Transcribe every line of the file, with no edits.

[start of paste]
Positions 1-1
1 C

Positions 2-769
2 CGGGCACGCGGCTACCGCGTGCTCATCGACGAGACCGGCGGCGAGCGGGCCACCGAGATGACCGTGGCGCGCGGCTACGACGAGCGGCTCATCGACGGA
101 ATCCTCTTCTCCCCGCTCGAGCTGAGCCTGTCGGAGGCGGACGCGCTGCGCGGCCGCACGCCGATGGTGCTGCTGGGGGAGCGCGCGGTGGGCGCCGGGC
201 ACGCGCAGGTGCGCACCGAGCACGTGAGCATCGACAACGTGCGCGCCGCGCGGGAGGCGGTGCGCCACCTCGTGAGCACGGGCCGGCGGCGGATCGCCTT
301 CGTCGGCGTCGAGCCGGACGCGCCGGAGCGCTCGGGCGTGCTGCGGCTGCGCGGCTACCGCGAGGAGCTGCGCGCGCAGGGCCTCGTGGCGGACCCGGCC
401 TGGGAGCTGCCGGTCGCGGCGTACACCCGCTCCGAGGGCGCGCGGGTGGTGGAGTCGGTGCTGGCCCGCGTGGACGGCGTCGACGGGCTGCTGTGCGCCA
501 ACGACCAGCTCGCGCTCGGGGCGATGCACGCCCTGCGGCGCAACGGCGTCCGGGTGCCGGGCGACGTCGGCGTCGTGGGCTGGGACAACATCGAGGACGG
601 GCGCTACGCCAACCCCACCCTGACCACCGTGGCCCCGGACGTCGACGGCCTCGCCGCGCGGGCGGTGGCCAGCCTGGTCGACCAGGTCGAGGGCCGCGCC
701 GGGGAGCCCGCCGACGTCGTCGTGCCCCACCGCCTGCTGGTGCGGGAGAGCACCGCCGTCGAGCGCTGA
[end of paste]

Positions 1-1
1 C

Positions 2-769
2 CGGGCACGCGGCTACCGCGTGCTCATCGACGAGACCGGCGGCGAGCGGGCCACCGAGATGACCGTGGCGCGCGGCTACGACGAGCGGCTCATCGACGGA
101 ATCCTCTTCTCCCCGCTCGAGCTGAGCCTGTCGGAGGCGGACGCGCTGCGCGGCCGCACGCCGATGGTGCTGCTGGGGGAGCGCGCGGTGGGCGCCGGGC
201 ACGCGCAGGTGCGCACCGAGCACGTGAGCATCGACAACGTGCGCGCCGCGCGGGAGGCGGTGCGCCACCTCGTGAGCACGGGCCGGCGGCGGATCGCCTT
301 CGTCGGCGTCGAGCCGGACGCGCCGGAGCGCTCGGGCGTGCTGCGGCTGCGCGGCTACCGCGAGGAGCTGCGCGCGCAGGGCCTCGTGGCGGACCCGGCC
401 TGGGAGCTGCCGGTCGCGGCGTACACCCGCTCCGAGGGCGCGCGGGTGGTGGAGTCGGTGCTGGCCCGCGTGGACGGCGTCGACGGGCTGCTGTGCGCCA
501 ACGACCAGCTCGCGCTCGGGGCGATGCACGCCCTGCGGCGCAACGGCGTCCGGGTGCCGGGCGACGTCGGCGTCGTGGGCTGGGACAACATCGAGGACGG
601 GCGCTACGCCAACCCCACCCTGACCACCGTGGCCCCGGACGTCGACGGCCTCGCCGCGCGGGCGGTGGCCAGCCTGGTCGACCAGGTCGAGGGCCGCGCC
701 GGGGAGCCCGCCGACGTCGTCGTGCCCCACCGCCTGCTGGTGCGGGAGAGCACCGCCGTCGAGCGCTGA